Unjustified death is a generally accepted description for the result of taking the life of an individual resulting from the willful act or negligence of another person or persons. If a person died due to negligence or misconduct of one or more persons, beneficiaries or survivors of the deceased may file an action for wrongful death against the tortfeasor or those responsible for death.
Contrary to the criminal prosecutions, which are brought by the government, private citizens bring to the tort actions. Laws governing this field of the right of the criminal responsibility, and unjustified statutes of death vary from one State to another.
However, these days every state has some form of wrongful death statute in place. In general, the statutes define who can sue for wrongful death and any restrictions on compensation for damages.
Some forms of unjustified death may include:
- Negligence as careless driving
- Slip and fall accidents
- Intentional attacks such as assault
- Medical Disclaimer
- The death in the course of another crime
- Vehicular manslaughter
- Involuntary Homicide
A claim of wrongful death generally consists of four elements:
- The death was caused, in whole or in part, by the defendant’s conduct.
- The defendant was negligent or strictly liable for the death of the victim.
- There are survivors and/or beneficiaries of the victim.
- Monetary-damage resulted in death of the victim.
However, there are tortuous action remedies, including monetary damages and injunctions, which are court a forbidding particular behavior. If you think that a loved one is a victim of wrongful death, the first thing to do is contact an experienced lawyer in wrongful death that will fight for the compensation that you and your family deserve.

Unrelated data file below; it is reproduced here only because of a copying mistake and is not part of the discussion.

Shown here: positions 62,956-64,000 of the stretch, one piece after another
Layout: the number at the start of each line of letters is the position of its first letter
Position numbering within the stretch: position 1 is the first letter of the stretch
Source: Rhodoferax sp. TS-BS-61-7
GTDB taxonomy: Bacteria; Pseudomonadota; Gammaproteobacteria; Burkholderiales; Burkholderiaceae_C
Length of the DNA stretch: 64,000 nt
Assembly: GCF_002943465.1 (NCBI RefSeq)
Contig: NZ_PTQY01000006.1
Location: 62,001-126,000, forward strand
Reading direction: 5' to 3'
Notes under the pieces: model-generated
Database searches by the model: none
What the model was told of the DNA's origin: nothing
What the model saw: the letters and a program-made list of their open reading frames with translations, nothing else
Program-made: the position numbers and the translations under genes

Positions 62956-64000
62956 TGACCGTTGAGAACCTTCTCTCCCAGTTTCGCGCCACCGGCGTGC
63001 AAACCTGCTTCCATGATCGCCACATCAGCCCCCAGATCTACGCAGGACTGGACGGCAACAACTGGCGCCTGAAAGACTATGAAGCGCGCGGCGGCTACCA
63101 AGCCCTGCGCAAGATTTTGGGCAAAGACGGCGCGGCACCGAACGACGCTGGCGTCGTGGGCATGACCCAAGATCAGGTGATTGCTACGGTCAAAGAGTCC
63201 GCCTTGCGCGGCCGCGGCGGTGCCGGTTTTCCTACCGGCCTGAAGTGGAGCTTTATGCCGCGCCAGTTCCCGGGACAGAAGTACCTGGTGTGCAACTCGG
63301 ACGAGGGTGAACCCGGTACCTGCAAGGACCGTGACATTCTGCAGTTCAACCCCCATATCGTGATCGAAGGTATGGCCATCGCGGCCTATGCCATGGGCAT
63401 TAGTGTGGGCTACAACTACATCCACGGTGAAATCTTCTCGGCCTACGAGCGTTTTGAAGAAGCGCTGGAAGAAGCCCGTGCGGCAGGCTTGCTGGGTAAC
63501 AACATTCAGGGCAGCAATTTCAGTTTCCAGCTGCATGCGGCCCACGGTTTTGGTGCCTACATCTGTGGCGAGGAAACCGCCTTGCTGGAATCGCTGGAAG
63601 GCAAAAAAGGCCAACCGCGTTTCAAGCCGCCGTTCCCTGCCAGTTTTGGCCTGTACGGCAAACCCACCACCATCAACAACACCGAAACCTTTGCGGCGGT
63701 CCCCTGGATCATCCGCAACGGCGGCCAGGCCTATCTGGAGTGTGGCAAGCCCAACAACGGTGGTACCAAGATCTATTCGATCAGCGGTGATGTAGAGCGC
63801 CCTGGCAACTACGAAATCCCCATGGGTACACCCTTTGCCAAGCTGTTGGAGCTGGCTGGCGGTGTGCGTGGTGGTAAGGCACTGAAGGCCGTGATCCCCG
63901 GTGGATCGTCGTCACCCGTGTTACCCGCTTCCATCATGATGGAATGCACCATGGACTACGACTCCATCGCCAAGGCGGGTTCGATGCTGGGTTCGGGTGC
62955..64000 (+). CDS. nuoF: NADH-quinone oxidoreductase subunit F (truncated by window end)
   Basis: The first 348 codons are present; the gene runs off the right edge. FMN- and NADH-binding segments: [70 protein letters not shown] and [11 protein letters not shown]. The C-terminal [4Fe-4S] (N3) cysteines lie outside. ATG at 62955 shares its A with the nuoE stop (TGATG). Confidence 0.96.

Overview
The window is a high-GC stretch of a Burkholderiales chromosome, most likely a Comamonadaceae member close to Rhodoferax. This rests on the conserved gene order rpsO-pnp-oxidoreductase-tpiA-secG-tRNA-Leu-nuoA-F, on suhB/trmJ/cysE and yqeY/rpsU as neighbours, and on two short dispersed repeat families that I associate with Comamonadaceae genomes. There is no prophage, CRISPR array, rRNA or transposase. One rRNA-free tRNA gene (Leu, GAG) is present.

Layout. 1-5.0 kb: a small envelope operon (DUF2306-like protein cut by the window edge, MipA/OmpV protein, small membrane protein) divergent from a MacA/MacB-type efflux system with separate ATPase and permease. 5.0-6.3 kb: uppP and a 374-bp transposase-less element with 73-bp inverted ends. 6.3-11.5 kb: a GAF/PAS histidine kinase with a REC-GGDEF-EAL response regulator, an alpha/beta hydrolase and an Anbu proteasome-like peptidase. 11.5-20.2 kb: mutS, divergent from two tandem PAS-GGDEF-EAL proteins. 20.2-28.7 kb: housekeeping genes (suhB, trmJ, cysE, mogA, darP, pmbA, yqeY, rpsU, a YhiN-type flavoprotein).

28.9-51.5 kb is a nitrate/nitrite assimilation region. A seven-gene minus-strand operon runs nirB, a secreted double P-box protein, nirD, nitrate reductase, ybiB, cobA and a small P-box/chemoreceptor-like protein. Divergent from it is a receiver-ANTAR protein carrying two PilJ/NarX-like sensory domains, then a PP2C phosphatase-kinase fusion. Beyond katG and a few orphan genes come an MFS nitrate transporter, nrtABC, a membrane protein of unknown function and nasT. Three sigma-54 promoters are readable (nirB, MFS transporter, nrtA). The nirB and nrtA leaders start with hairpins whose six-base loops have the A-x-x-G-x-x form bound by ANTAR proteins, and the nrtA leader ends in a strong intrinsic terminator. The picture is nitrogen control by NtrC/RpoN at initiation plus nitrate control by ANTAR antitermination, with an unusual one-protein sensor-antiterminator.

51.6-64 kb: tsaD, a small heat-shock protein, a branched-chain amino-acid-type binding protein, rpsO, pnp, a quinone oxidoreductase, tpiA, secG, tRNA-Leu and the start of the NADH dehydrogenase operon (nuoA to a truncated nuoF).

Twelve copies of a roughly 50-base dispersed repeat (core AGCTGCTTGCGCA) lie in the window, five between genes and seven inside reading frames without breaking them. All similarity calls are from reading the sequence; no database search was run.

Some of compensation may include:
- The expenses incurred by the death of the victim (medical, funeral, etc..).
- Loss of expected future revenues throughout the life of the victim
- Lost benefits due to the death of the victim (insurance, pension or medical retirement funds, etc..)
- Reversion-Pain, suffering and mental anguish caused by the loss of the victim
- Support, care or protection lost due to the absence of the victim
- General and punitive damages.
As noted above, states vary on this, but in general, it is clear that the immediate family (spouse, children and parents) may request an action of wrongful death against the tortfeasor. In some states, grandparents, people with legal support and even the extended family may file. Also note that there is immunity against other family members. Family members can not file a claim for wrongful death against another family member. With each of the states that have variations on this right, contact someone who will help you understand these changes in the law and your rights as a survivor.
States also have different deadlines for filing a claim of this kind. Do not hesitate if you are a survivor in a wrongful death. Immediately contact experienced lawyers who take the time to listen to you, protect your rights as a survivor and you get the necessary compensation required during this troubled period.